This is a favorite combination that features emperor tulips. You can get this look with the Emperor Tulip Mixture.
Here’s the thing about tulips: You need to plant a lot of them to make a good display. You need to plant hundreds of bulbs—not dozens. Come spring, you’ll be delighted. And if you live in a cold climate, you’re gonna need it.
In my own tiny garden, I plant at least 500 tulips every fall. After they bloom, they’re pulled up to make way for summer annuals. That’s the other thing about tulips: They’re best in the first year. After that, the show diminishes. It’s no surprise. Tulip bulbs want cool, moist springs and baking summers, which is not what we offer here in New England—and most other parts of the country. Yes, there are perennial tulips and species tulips that return reliably for many years. Stick with those if you don’t want to recreate your display every year.
But, if you’re up for some fun, find some space in your garden and start browsing for tulips. Start with Dutch Gardens estate collections, which are large quantities of bulbs. It might sound like a lot of work, but mass plantings are easy and fast. Here’s how you do it:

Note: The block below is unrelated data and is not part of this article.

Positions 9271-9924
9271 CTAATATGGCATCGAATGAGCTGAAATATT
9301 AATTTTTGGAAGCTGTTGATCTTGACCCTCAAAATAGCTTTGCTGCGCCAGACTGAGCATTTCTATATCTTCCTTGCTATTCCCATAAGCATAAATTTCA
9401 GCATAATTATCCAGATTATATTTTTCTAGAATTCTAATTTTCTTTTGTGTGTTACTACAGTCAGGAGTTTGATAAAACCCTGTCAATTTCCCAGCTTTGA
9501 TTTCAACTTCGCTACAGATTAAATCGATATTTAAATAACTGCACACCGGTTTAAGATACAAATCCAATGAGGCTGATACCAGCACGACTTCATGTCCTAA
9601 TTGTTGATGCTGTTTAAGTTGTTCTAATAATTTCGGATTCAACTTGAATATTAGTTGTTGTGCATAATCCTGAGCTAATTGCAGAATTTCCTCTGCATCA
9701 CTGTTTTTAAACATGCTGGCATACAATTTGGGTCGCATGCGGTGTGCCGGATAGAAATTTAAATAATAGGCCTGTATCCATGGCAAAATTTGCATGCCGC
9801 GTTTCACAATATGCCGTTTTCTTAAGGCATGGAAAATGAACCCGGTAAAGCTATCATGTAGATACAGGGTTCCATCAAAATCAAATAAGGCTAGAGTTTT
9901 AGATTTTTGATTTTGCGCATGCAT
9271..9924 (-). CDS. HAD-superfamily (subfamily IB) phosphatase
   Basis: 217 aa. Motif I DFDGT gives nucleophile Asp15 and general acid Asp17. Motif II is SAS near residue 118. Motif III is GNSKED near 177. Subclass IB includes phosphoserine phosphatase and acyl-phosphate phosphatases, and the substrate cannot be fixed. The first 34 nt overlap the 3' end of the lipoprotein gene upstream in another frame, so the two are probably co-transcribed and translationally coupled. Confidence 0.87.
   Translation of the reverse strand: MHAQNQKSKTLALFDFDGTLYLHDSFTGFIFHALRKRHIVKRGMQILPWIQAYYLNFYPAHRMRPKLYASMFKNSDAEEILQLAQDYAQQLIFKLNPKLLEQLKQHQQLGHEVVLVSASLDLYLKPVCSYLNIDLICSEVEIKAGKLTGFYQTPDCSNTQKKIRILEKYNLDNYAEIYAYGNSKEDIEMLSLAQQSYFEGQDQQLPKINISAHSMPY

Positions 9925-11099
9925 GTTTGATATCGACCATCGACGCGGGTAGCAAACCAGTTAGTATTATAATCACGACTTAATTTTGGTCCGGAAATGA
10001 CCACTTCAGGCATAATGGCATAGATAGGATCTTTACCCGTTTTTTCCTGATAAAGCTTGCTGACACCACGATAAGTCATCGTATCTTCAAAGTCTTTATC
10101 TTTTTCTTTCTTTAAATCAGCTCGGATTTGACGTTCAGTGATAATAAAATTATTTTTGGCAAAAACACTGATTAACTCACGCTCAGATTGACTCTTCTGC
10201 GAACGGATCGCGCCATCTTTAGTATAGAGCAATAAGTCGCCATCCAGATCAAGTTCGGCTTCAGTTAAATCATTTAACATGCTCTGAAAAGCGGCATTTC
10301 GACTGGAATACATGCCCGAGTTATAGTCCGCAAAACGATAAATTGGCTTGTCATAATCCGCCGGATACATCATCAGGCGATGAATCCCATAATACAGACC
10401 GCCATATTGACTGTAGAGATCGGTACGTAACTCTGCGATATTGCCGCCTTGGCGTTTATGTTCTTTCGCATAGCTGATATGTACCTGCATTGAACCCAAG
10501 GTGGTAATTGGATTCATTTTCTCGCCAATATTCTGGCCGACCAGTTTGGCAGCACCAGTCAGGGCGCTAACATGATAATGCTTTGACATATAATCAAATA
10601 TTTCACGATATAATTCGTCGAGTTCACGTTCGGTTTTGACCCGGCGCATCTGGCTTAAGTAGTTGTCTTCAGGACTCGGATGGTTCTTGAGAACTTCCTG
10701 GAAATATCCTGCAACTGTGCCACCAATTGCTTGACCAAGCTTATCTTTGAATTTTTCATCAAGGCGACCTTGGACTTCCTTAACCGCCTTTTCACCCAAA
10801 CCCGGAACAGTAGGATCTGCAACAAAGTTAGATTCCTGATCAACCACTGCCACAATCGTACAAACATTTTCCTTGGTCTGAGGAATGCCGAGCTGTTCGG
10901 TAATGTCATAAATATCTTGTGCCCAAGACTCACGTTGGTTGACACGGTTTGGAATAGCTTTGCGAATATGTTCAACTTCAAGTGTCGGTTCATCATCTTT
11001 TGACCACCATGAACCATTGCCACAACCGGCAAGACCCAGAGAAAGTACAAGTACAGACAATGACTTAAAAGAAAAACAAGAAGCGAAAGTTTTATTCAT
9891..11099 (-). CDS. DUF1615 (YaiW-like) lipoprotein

- Figure that you’re going to plant about 15-25 bulbs per square foot. They’re going to be really close—3-4″ on center.
- Dig out the planting trench, which should be 6-8″ deep. Keep in mind that a curved trench will be more natural looking. To make it easier, shovel the excavated soil into wheelbarrow(s) and/or buckets; it’s so much easier to backfill the trench.
- Pour the bulbs into the trench. Arrange them randomly, pointy end up, 3-4″ on center. To create a natural looking drift, avoid positioning the bulbs in precise rows.
- Pour the excavated soil back into the trench; rake it smooth and pack it down by walking on the planting area.
That’s it. The point is to do it big. Make bold color choices. Go ahead, plant a mixture of hot pink and orange tulips. That’s what spring is all about.
Online Content Coordinator, Gardener’s Supply